Objective: To analyse the frequency of mistakes in communication between the physician and the patient and their incidence in errors in self-administered drugs.
Methods: We undertook a descriptive, cross-sectional study based on interviews with a random sample of patients older than 65 years who were polymedicated (five or more drugs) and had multiple comorbidities. Data were analysed about the patients' reports of what the physician said, medication mistakes by the patients and their consequences.
Results: Responses were provided by 382 patients. A medication error in the last year was reported by 287 patients (75%), and 16 patients (4%) reported four or more errors. Most cases concerned the dosage, a similar appearance of the medication or a lack of understanding of the physician's instructions. Very severe consequences occurred in 19 cases (5%). Multiple comorbidities (P = 0.006) and a greater number of treatments (P = 0.002) were associated with making mistakes. Frequent changes in prescription (P = 0.02), not considering the prescriptions of other physicians (P = 0.01), inconsistency in the messages (P = 0.01), being treated by various different physicians at the same time (P = 0.03), a feeling of not being listened to (P < 0.001) or loss of trust in the physician (P < 0.001) were associated with making medication mistakes.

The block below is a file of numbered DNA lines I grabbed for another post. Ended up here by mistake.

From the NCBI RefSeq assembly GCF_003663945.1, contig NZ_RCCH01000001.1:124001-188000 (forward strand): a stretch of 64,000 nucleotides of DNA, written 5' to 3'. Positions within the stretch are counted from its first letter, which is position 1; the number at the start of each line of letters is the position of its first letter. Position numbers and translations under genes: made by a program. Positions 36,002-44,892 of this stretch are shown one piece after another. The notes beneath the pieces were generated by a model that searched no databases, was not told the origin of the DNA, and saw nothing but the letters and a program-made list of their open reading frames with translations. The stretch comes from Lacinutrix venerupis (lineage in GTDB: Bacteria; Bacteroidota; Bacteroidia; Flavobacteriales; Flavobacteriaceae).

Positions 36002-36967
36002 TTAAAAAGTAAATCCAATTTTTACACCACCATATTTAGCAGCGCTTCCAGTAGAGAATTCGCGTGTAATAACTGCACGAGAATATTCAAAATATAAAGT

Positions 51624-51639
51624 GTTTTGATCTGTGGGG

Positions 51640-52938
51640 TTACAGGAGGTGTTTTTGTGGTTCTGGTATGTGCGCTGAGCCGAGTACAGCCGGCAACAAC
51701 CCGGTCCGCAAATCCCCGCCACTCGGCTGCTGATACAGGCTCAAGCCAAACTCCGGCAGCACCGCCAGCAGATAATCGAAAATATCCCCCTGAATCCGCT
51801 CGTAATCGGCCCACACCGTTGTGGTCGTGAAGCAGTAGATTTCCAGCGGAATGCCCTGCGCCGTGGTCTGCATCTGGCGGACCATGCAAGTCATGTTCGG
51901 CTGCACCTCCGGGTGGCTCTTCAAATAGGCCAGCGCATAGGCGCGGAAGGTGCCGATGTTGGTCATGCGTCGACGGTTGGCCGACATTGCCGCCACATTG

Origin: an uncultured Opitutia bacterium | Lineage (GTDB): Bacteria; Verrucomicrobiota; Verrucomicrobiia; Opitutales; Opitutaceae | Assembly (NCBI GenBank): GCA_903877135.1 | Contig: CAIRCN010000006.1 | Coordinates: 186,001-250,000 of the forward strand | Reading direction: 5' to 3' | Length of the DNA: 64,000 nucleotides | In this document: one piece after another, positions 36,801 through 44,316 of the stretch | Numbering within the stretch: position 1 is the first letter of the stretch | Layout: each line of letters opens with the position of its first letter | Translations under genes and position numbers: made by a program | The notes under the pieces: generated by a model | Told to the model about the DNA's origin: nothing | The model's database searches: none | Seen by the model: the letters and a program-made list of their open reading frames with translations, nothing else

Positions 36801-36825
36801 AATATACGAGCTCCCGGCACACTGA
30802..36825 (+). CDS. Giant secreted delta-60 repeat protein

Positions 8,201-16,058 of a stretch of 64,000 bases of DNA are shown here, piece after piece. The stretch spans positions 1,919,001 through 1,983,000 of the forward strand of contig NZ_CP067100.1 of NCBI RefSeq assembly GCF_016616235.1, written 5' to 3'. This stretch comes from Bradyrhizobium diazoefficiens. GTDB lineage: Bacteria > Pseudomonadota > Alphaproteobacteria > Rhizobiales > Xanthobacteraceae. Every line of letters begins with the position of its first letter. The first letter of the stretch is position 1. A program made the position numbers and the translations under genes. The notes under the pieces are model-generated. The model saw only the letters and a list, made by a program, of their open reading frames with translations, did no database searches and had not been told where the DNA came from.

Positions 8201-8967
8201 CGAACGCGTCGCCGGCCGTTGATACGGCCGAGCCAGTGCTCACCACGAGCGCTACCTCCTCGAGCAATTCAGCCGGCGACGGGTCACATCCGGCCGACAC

Conclusions: Mistakes by polymedicated patients with multiple comorbidities represent a real risk that should be addressed by the professionals. A review should be made of the routine control questions that the physician asks the patient to identify what other drugs the patient may be taking that have been indicated by another physician.